Trone hears about ‘crucial’ child-hunger needs in Washington County
Credit: Herald Mail-Media, Dan Dearth
U.S. Congressman David Trone headed a roundtable in Hagerstown on Tuesday morning to discuss ways to improve feeding hungry children.
The freshman Democrat said 47% of children in Washington County are so poor that they qualify to receive free meals in school or meals at a reduced price.
“The numbers are pretty mind-boggling,” he said.
The roundtable was held at the Children in Need building at 131 W. North Ave.
Trone said the event was part of his Summer Meal Tour to address the needs of hungry children in Maryland’s 6th Congressional District.
“It’s absolutely crucial that we take care of these kids, so they have food,” he said. “If they don’t have food, they’re not going to learn. Education can never happen on an empty belly.”
Trone said that during the school year, 22 million children across the country are eligible to receive free meals or meals at a reduced price.
But only 3.7 million of them, he said, take advantage of the U.S. Department of Agriculture’s National Summer Food Service Program when they’re not in school.
“That’s part of my job to publicize the issue of hungry children — children in need,” he said. “… The program is broken and it’s not going to the kids.”
Trone listened to several Washington County Public Schools officials who talked about the problems they face feeding needy children.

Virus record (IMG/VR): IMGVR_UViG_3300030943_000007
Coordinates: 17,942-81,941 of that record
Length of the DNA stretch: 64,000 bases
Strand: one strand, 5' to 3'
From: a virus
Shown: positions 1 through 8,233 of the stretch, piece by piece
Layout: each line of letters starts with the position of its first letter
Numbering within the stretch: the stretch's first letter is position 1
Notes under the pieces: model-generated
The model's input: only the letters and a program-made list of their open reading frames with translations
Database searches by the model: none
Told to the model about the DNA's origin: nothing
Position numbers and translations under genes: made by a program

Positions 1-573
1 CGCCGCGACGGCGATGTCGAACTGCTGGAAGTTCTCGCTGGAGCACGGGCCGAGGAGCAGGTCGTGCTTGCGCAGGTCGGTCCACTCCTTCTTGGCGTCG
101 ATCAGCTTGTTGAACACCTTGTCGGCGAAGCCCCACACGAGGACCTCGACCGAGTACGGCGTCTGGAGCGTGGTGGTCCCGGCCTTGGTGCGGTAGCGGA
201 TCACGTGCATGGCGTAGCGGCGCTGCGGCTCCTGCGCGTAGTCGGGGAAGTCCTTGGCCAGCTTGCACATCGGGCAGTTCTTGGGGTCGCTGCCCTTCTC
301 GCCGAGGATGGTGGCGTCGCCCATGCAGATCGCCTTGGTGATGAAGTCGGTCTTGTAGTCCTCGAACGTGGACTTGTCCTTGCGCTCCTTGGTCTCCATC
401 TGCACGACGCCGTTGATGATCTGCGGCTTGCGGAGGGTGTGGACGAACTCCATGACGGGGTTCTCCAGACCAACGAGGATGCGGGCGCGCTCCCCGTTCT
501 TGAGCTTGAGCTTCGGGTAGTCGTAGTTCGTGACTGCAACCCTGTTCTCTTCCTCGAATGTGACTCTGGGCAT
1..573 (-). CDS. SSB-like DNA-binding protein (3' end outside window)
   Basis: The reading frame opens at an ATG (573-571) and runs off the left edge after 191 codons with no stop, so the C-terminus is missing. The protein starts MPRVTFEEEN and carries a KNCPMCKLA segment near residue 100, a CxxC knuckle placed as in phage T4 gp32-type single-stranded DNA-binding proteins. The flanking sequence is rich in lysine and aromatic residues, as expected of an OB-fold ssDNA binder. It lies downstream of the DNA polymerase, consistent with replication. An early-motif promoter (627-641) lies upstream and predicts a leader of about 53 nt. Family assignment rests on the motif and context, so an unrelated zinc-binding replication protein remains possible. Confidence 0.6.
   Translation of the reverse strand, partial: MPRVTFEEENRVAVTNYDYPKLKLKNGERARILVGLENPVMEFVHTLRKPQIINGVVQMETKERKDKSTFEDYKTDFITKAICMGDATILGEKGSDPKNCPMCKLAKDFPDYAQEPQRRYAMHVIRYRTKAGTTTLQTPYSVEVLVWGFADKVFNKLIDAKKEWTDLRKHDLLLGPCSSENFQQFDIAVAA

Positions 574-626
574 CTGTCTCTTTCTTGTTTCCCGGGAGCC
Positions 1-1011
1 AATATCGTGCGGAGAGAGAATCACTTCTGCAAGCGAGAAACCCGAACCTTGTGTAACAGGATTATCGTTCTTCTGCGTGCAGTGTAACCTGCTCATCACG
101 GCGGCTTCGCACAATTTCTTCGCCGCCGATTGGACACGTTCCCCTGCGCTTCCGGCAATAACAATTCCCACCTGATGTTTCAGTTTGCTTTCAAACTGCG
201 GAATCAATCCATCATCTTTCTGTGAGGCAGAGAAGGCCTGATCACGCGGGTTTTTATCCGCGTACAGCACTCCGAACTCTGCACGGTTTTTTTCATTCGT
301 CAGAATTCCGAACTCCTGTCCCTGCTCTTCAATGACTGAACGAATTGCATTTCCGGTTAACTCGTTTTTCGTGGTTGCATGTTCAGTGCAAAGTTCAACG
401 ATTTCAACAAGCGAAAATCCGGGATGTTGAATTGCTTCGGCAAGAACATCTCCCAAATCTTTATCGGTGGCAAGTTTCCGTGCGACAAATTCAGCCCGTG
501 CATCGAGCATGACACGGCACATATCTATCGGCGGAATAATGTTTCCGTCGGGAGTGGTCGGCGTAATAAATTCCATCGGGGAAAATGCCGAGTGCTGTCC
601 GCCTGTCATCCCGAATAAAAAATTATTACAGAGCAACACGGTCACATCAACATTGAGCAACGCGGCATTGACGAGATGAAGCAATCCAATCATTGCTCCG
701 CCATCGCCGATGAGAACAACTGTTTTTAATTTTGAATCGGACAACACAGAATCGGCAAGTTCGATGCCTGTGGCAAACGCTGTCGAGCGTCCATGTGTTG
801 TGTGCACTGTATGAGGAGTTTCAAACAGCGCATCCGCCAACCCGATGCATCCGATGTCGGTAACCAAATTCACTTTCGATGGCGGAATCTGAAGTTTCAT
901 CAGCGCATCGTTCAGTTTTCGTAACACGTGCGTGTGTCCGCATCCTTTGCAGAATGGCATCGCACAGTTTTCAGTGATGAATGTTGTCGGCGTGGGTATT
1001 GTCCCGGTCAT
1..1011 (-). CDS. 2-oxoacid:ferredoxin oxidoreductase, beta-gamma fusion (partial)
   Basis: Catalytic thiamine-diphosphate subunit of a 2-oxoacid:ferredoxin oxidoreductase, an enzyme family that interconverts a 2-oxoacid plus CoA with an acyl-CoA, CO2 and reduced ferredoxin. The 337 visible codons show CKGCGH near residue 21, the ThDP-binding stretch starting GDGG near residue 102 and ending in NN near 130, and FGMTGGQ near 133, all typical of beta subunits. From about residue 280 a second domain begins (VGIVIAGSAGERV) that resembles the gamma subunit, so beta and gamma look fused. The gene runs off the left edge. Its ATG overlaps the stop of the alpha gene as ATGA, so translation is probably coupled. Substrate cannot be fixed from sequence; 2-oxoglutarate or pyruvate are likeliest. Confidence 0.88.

Mike Embly, the supervisor of food and nutrition services at Washington County Public Schools, said one of those problems is trying to get food to children in rural areas.
He said the school system has seven food trucks that serve breakfast and lunch five days a week during the summer. The problem is that the trucks primarily serve urban sites in and around Hagerstown.
Last year, a truck was sent to feed children in rural Hancock, Embly said. But that location was taken off the list because many of the parents didn’t have a vehicle to drive their children to the meal site.
“That was the downfall,” he said.
Embly said the school system has been using the trucks for the past eight years and gets reimbursed by the federal government for the meals and labor.
It costs about $10 a day to feed breakfast and lunch to a single child.
“We follow a meal pattern that the federal government sets,” he said.
He added that breakfasts typically include cereal and juice. Lunch menus vary from pizza to chicken patties and turkey sandwiches.
The children are required to eat the food on-site, Embly said, to ensure they don’t take it home to share with someone else.
Lorraine Peggues, a resident of the Jonathan Street Neighborhood, said the program feeds her six grandchildren.
“It’s so nice to have something like this,” she said. “We really appreciate it.”
Trone said he plans to share what he learned on Tuesday with his colleagues on the Education and Labor Committee.
He said part of the problem is that the parents don’t fill out the paperwork to enroll their children — whether it’s out of shame or they’re under the grip of drugs and don’t care.
Officials need to find a way, he said, to make parents complete the forms to ensure that their children get fed.
“It’s the kid that’s paying the price,” Trone said. “It has to be mandated. Everyone has to fill the damn form out.”
Trone also held similar events Tuesday in Frederick and Montgomery counties.